Anti-Trafficking Law Aims to Punish Traffickers, Not Sex Workers, Clarifies Karnataka High Court

‘There is no provision under the law that penalises a victim who indulges in prostitution’

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Staff Writer, TLR

Published on June 27, 2024, 12:04:07


anti trafficking law india

The Karnataka High Court recently highlighted that India's anti-trafficking law does not penalise sex workers or trafficking victims compelled into prostitution.

In a ruling on June 10, Justice M. Nagaprasanna clarified that the Immoral Traffic (Prevention) Act (ITPA) aims not to penalise sex workers but rather to target those who traffic women or girls for exploitation in prostitution.

"The purpose or the object of the Act is not to abolish prostitution or the prostitute. There is no provision under the law that penalises a victim who indulges in prostitution. What is punishable is sexual exploitation for commercial purposes and earning or making a living from it against such person/s," the Court said.

The Court also highlighted a similar observation made by the Bombay High Court, which emphasised that allowing the police to prosecute victims (sex workers) under the ITPA would constitute an abuse of the law.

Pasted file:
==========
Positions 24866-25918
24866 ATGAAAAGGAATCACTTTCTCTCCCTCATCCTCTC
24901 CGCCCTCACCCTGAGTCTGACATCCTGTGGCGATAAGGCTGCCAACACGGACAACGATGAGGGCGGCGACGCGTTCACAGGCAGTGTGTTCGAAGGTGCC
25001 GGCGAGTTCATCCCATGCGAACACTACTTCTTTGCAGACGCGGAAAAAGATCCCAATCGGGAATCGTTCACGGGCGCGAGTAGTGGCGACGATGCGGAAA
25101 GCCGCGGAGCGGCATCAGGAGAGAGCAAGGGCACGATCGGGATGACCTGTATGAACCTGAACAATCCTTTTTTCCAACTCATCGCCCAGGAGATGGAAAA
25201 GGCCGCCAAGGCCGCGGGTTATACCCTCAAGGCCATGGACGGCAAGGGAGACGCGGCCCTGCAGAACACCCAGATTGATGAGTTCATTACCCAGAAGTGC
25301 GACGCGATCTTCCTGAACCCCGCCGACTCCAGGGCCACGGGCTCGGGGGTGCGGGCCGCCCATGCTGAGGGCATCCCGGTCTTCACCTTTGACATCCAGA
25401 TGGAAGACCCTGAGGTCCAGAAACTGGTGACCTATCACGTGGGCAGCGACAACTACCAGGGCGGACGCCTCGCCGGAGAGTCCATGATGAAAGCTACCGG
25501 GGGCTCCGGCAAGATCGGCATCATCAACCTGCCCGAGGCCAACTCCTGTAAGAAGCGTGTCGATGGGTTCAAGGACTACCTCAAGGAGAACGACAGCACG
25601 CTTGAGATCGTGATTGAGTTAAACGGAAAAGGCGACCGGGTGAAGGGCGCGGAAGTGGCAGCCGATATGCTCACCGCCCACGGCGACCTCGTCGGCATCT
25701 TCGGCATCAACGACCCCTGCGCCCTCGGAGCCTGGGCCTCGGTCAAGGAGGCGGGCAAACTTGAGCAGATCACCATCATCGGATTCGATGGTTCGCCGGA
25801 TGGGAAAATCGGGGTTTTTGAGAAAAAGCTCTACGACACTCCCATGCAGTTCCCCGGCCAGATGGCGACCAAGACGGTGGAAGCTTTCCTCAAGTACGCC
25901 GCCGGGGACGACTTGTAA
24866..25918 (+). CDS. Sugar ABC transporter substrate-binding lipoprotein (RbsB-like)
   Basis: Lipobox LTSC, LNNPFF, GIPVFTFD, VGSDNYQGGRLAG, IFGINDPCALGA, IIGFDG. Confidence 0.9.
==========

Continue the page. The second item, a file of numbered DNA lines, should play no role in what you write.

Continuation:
The Court made this observation while dismissing criminal proceedings against a woman (petitioner) who had been implicated in an ITPA case in 2013. The woman was accused of being part of a group of girls who were allegedly paid ₹10,000 each to be coerced into prostitution.

The incident occurred while the girls were being transported from Udupi to Goa, and their vehicle was intercepted by authorities.

Case Brief

In the said matter, the petitioner approached the High Court seeking to quash the case filed against her under Section 5 of the ITPA, which pertains to procuring, inducing, or taking a woman or girl for the purpose of prostitution.

During the course of the hearing, the petitioner's counsel argued that she was a victim of prostitution and therefore should not face prosecution. In response, the state argued that regardless of her victim status, the petitioner cannot approach the High Court 10 years after the case was filed. The state maintained that she should undergo trial and prove her innocence.

However, the Court granted the petitioner relief after noting that Section 5 of the ITPA only punishes persons accused of procuring or attempting to procure a woman or a girl for prostitution and does not penalise the victims.

Thus, the Court allowed the petition and quashed the proceedings pending against the petitioner.

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